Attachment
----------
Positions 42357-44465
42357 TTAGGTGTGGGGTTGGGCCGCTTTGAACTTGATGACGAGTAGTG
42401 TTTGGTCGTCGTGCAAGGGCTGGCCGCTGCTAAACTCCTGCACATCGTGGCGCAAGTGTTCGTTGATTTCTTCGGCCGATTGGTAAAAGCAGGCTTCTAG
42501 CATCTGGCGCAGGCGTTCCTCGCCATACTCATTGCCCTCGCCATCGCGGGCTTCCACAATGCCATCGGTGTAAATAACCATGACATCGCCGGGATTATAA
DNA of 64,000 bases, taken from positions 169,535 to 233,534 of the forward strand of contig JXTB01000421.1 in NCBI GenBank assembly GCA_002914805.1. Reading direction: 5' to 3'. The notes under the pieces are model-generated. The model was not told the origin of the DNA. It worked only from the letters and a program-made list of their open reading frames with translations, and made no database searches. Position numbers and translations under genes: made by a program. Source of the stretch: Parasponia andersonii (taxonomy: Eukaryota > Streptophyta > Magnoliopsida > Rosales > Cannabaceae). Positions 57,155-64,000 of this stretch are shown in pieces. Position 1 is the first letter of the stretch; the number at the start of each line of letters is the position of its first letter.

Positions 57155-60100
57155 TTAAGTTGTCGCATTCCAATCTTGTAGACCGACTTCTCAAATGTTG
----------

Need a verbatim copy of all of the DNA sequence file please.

Positions 42357-44465
42357 TTAGGTGTGGGGTTGGGCCGCTTTGAACTTGATGACGAGTAGTG
42401 TTTGGTCGTCGTGCAAGGGCTGGCCGCTGCTAAACTCCTGCACATCGTGGCGCAAGTGTTCGTTGATTTCTTCGGCCGATTGGTAAAAGCAGGCTTCTAG
42501 CATCTGGCGCAGGCGTTCCTCGCCATACTCATTGCCCTCGCCATCGCGGGCTTCCACAATGCCATCGGTGTAAATAACCATGACATCGCCGGGATTATAA
DNA of 64,000 bases, taken from positions 169,535 to 233,534 of the forward strand of contig JXTB01000421.1 in NCBI GenBank assembly GCA_002914805.1. Reading direction: 5' to 3'. The notes under the pieces are model-generated. The model was not told the origin of the DNA. It worked only from the letters and a program-made list of their open reading frames with translations, and made no database searches. Position numbers and translations under genes: made by a program. Source of the stretch: Parasponia andersonii (taxonomy: Eukaryota > Streptophyta > Magnoliopsida > Rosales > Cannabaceae). Positions 57,155-64,000 of this stretch are shown in pieces. Position 1 is the first letter of the stretch; the number at the start of each line of letters is the position of its first letter.

Positions 57155-60100
57155 TTAAGTTGTCGCATTCCAATCTTGTAGACCGACTTCTCAAATGTTG